download The Book of General Ignorance (A Quite Interesting Book) TV Tie in Ed by John Lloyd, John Mitchinson, Stephen Fry (ISBN: ) from. Misconceptions, misunderstandings, and flawed facts finally get the heave-ho in this humorous, downright humiliating book of reeducation based on the. From the brains behind the New York Times' bestseller, The Book of General Ignorance comes another wonderful collection of the most outrageous, fascinating.
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The Book of General Ignorance is the first in a series of books based on the final round in the intellectual British panel game QI, written by series-creator John. The Book of General Ignorance book. Read reviews from the world's largest community for readers. Sveobuhvatan i neugodno porazan pregled svih iskrivl. The Book of General Ignorance [John Mitchinson, John Lloyd] on tvnovellas.info * FREE* shipping on qualifying offers. Misconceptions, misunderstandings, and.
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Description Product Details Click on the cover image above to read some pages of this book! In Stock. I may not be the next Ken Jennings upon finishing this book, but it's possible I could stand a reasonable chance to win a few bucks should I ever appear on a trivia-based game show.
Short, witty, and cleverishly devil- wait, that's not right. The Book of General Ignorance is a perfect book to test the contents of your brain to see what floats Too gross an analogy? To be honest, since I have a trivial brain and, yes, I mean every word I may not be the next Ken Jennings upon finishing this book, but it's possible I could stand a reasonable chance to win a few bucks should I ever appear on a trivia-based game show.
Give me a minute, 'kay? However, there were enough surprises sprinkled throughout the entries to have me gasping out a "No way!
For a quick read or as something to scan in between reading projects, The Book of General Knowledge is a perfect book for that most entertaining of past-times, that of stuffing your brain with useless information and risking the possibility of losing important information along the way just to whip out said trivia to entertain your friends.
Hey, it makes for great fun at parties! Especially when you start drooling and can't remember your own name Curious to know how many too? Read the book to find out! View all 5 comments. If you've never seen an episode or even a clip of QI, the british panel show from the BBC, you owe it to yourself to head straight to YouTube and start watching. I highly recommend the Mannequin Bird clip, and the Parthenon clip. These two made me cry with laughter Stephen Fry is a delight to watch, Allen Davies is hysterical, and many of the guests add unexpected wit.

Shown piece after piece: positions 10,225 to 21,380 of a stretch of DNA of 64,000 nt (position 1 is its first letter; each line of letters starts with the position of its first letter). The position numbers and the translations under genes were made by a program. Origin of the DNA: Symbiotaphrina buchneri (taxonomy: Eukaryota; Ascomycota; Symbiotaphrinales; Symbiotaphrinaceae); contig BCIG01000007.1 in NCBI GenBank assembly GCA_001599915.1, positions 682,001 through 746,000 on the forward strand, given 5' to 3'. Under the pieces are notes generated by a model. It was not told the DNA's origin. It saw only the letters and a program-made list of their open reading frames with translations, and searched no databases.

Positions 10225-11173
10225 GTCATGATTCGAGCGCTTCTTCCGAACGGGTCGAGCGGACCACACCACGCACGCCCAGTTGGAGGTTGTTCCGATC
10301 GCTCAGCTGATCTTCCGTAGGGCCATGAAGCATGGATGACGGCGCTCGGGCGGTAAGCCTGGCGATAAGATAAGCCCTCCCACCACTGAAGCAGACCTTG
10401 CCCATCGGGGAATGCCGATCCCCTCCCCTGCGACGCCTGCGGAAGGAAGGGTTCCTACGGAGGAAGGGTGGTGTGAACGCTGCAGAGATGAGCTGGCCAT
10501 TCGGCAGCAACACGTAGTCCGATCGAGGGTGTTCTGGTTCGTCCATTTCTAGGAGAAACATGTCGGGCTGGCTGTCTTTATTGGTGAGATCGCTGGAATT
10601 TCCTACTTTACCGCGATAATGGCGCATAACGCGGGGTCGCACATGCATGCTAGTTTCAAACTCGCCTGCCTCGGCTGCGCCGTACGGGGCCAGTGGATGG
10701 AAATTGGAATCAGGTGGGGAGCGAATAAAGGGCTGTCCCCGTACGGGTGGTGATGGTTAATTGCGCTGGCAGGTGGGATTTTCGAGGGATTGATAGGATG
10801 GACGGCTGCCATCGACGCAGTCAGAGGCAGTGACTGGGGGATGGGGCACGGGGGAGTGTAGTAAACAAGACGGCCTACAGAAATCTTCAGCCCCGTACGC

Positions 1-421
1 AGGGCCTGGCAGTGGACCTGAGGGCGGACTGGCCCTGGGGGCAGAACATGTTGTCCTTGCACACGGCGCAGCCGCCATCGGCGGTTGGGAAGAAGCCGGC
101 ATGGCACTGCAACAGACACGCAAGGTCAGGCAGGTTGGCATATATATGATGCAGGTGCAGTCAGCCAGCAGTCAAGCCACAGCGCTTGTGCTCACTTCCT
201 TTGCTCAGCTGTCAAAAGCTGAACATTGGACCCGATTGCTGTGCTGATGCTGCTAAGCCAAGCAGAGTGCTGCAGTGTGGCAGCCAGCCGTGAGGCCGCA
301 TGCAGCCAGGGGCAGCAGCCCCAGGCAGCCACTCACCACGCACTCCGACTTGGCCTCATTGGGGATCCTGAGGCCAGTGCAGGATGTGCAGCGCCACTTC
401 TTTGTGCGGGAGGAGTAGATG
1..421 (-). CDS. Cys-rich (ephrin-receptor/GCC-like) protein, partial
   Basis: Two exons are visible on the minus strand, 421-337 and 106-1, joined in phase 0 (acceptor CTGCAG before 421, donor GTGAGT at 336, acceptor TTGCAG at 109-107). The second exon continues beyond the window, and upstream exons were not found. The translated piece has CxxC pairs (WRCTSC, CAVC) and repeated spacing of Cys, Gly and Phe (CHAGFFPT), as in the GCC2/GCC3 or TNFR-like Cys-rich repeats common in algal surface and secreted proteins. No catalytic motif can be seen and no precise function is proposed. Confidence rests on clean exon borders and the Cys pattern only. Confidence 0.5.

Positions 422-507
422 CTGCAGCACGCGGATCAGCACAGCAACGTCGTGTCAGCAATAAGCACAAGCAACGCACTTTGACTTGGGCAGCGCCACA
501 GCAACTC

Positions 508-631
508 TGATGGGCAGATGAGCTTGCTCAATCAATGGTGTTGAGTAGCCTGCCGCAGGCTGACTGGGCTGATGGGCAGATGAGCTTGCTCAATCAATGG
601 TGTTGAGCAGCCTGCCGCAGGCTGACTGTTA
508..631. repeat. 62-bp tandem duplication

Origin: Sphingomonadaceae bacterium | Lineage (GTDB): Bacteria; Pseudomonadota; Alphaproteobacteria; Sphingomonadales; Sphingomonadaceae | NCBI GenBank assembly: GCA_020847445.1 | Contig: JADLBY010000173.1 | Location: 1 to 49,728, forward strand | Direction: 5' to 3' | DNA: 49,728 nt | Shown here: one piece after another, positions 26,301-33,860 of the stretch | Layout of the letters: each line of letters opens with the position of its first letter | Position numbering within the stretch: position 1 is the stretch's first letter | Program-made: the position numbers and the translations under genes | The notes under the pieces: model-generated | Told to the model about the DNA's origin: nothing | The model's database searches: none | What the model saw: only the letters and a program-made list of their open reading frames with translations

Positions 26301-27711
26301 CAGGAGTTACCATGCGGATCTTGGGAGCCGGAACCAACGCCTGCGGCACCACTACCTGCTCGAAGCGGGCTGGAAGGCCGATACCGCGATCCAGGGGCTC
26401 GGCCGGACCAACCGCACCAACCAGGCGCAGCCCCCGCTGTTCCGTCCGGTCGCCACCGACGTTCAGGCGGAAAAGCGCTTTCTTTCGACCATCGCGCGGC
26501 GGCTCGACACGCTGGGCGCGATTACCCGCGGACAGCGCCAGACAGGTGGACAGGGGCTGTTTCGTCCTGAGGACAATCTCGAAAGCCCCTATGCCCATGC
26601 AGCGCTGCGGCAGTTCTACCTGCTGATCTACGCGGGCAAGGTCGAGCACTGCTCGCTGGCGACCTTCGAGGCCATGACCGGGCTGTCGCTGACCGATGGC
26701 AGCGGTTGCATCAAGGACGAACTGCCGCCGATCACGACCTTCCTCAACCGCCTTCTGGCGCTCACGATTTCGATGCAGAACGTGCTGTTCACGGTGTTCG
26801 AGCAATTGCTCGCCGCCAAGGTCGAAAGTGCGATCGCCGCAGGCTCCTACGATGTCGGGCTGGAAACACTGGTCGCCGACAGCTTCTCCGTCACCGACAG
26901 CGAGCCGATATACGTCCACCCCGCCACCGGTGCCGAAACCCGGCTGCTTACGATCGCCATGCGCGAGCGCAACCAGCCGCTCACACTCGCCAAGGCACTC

Series regular Bill Bailey who is also a regular on Nevermind The Buzzcocks, a similar show about pop music stands out amo If you've never seen an episode or even a clip of QI, the british panel show from the BBC, you owe it to yourself to head straight to YouTube and start watching.
Series regular Bill Bailey who is also a regular on Nevermind The Buzzcocks, a similar show about pop music stands out amongst the many other outstanding guests.
What does this have to do with "The Book of General Ignorance? And second, many of the questions from the show's General Ignorance part of the episodes, are in this book. Its a collection of the most random tidbits of knowledge you probably think you know, but don't. This is the kind of book you take on a long road trip with your family, to entertain everyone as you drive.
It might even pair well with an edition of Trivial Pursuit, though I suspect a few of the answers may contradict eachother. Its up to you to decide which one is correct. Jan 17, Patrick Gibson rated it liked it Shelves: What's the tallest mountain in the world?
Think you know right, Mount Everest, at 29, feet? Nope, it is Mauna Kea. Though it is a modest 13, above sea level, measured from its seabed base to its summit, it is a whopping 33, feet in height, almost three-quarters of a mile higher than Mount Everest. What's the driest place in the world? The Sahara right? It is dry alright, getting just one inch of rain a year but it is the third driest place on Earth. The driest in fact is Antarctica, as What's the tallest mountain in the world?
The driest in fact is Antarctica, as some areas of the continent have not seen rain for two million years. The second driest is the Atacama Desert in Chile, which averages 0. You have been told that Eskimo is a rude term right, that the preferred term now is Inuit? True, Inuit is the preferred term in Canada, but Alaskan Eskimos are perfectly happy with the name as they "are emphatically not Inuit, a people who live mainly in northern Canada and parts of Greenland.
Think the first turkeys eaten by English-speaking peoples were the Pilgrims? Nope, Turkeys first reached Europe in the s, brought from their native Mexico by Spain and sold throughout Europe by Turkish merchants, by becoming a Christmas tradition in England. Perhaps you have heard that chop suey is actually an American dish.
Not so, according to this book, it is a local dish of southern Canton, where it is called tsap seui, which means "miscellaneous scraps" in Cantonese, brought over by early Chinese immigrants to California.
How many states of matter? Three right, solid, liquid, and gas? Nope, more like fifteen, as the list includes such states as plasma, superfluid, degenerate matter, fermionic condensate, Bose-Einstein condensate, and strange matter. Others questions and answers deal with just plain odd things that I didn't know. Croatia for instance gave the world the necktie, as Hravat is the Croation word for "Croat" and where the word cravat comes from.